Music and controversy go hand in hand. At its best, this concoction can have a transformative effect. At its worst, it provides those with the appetite, the necessary ingredients required to rub another little bit of humanity from this world. There are some stories or events however, that are considered so controversial that they become forever entwined with the identity of those at the very centre of the story. So much so that the very mention of one will almost always lead to the mention of the other. This association can be trying at the best of times, particularly in instances where the subject matter may no longer be considered preferable or even relevant. Even more so when it is something that the musician themselves might not want to propagate.
If we think back over the short time period in which rock ’n’ roll has graced our existence you will easily find instances where a singular moment in time either propelled or eradicated – depending upon the incident, or how good the record company PR machine was working that week – the career of the musician in question. Elvis joining the army at the height of his fame, Dylan going electric at the Newport Folk Festival, Ozzy biting the head off a bat onstage, Judas Priest being accused of inciting suicide amongst their teenage following, Sinead O’Connor tearing up a picture of Pope John Paul II on Saturday Night Live. All the aforementioned led to a change in perception, be it the media, the public, the fanbase, or even the musician’s perception of themselves.
One of the more memorable controversies in recent years was the one that temporarily threatened to paralyse the Dixie Chicks’ career. It has been well documented that following lead singer, Natalie Maines’ anti-Bush comments, made just weeks prior to the US invasion of Iraq, it was heavily contested as to whether the group could ever come back from such a position of ostracisation. Those few sentences, uttered amongst friends, had an incendiary effect upon all the years of hard work that the band had put into establishing themselves at the heart of the world of country music.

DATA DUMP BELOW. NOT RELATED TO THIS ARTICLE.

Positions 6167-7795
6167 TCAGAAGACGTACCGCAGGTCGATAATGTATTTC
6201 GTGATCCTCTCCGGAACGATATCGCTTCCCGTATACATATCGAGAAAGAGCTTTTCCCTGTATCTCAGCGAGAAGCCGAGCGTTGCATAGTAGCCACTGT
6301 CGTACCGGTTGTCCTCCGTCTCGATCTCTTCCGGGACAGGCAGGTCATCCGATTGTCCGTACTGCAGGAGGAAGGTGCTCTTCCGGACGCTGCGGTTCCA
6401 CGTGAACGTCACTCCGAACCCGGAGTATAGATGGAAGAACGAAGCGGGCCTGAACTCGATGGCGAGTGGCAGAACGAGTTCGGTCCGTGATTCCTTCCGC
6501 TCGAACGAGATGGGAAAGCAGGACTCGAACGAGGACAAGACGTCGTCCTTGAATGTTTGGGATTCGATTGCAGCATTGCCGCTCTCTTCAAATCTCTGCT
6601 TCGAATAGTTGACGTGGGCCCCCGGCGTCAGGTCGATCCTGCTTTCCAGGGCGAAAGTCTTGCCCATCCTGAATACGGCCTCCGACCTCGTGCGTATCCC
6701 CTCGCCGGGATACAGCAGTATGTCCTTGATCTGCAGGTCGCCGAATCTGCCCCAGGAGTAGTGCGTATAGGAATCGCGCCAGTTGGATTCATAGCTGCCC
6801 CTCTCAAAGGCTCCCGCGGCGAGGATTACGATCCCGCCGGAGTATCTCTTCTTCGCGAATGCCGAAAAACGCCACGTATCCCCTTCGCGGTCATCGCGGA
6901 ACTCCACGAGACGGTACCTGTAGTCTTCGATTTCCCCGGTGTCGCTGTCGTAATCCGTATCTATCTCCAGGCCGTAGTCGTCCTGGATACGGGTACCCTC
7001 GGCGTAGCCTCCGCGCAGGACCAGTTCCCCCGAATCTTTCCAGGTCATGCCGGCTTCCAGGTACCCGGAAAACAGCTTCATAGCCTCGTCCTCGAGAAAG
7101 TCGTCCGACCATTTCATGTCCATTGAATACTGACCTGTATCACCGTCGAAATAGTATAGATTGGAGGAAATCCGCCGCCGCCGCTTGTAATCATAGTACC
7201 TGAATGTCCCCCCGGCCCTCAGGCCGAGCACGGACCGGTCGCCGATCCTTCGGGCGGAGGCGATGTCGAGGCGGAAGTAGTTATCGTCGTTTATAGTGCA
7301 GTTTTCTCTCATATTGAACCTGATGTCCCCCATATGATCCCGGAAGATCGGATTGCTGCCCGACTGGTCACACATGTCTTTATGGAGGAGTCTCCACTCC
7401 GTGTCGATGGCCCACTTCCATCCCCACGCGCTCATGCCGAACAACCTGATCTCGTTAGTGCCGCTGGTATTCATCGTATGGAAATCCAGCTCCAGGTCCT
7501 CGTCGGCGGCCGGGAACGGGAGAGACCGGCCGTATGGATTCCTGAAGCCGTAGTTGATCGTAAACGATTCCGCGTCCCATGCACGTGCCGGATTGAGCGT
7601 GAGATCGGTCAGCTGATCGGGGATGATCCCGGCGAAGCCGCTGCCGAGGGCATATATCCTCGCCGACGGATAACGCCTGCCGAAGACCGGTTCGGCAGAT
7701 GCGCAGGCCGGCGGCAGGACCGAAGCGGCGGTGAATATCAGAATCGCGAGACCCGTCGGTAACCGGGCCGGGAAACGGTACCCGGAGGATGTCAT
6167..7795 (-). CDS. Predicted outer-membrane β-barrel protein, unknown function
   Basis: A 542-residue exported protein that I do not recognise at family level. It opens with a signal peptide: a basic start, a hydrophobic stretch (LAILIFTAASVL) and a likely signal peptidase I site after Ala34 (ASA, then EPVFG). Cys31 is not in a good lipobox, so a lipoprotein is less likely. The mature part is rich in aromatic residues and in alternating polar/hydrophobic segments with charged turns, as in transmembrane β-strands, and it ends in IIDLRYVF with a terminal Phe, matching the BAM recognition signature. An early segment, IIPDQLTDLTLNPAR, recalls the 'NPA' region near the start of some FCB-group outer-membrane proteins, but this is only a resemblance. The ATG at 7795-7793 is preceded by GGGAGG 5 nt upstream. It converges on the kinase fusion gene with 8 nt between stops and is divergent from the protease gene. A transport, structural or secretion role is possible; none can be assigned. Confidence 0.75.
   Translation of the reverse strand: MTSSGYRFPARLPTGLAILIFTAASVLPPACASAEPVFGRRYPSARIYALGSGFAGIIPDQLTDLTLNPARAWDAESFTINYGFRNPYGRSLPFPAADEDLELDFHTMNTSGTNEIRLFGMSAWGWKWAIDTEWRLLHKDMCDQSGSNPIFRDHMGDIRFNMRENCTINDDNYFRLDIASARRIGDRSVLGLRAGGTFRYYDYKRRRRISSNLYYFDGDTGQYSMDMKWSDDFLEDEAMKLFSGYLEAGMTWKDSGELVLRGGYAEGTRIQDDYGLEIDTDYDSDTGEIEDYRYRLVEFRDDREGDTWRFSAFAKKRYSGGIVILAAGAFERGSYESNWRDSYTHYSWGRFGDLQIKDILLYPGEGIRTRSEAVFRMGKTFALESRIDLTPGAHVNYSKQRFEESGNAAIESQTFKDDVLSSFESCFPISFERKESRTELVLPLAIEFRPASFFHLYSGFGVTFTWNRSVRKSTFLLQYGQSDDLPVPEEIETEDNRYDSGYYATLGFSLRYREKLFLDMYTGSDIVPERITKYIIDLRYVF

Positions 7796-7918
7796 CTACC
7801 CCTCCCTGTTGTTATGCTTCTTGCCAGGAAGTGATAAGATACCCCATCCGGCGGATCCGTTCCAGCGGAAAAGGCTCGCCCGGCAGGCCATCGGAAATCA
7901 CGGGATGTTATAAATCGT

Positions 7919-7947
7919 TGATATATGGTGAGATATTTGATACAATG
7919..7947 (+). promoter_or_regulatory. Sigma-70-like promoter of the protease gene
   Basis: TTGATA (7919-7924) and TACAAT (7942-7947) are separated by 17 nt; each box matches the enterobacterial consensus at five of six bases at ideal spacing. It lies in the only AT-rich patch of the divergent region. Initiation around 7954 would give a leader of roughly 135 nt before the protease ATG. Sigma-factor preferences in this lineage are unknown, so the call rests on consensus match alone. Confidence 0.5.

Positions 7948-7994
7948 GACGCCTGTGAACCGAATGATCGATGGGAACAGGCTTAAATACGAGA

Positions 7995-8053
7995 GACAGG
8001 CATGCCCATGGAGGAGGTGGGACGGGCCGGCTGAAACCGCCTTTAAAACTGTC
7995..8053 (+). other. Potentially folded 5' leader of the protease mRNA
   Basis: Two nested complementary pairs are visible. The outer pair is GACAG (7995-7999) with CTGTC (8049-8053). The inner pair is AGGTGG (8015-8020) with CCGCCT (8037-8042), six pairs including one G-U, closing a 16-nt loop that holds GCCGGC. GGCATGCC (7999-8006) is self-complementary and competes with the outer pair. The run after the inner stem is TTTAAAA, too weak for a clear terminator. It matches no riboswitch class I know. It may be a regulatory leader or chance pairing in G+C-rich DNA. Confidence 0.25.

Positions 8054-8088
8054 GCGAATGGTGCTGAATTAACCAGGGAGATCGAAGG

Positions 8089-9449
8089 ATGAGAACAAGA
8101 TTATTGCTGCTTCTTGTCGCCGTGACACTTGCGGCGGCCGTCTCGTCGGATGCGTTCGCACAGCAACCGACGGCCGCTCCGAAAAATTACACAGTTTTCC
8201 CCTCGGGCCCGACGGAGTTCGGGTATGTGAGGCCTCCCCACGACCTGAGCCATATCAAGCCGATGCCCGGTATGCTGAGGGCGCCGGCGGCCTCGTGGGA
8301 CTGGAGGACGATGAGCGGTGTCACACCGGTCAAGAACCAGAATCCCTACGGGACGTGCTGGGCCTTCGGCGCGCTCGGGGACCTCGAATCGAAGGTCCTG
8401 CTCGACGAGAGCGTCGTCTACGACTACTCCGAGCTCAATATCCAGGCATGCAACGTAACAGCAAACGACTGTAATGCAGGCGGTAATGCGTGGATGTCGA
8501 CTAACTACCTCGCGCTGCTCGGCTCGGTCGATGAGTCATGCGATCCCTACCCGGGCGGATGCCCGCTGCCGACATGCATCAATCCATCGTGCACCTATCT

The band were vilified back in America. Overnight, they went from darlings of the country music scene, to being blacklisted by the very radio stations that had helped to spread their music across the country. The band came under political attack from all quarters and were even subjected to death threats. Suddenly, the Dixie Chicks were saddled with a decision, whether to “shut up and sing” or embrace the controversy and enter into a dialogue with the world that would address the right to freedom of speech.
Following the first few days of the story breaking, it must have seemed like the end was nigh, it has since turned out to be a bit of a blessing. The band were able to wipe the slate clean, no longer having to garner favour with those that would have them toe the line for fear of upsetting the status quo. From that moment onwards, the Dixie Chicks would bow to no one, they would embrace and insight political discussion, free to write whatever they felt passionate about. Following the destruction of their identities as the darlings of the country scene, the Dixie Chicks have been able to rise up and construct an identity of their own choosing, that of the artist and truth.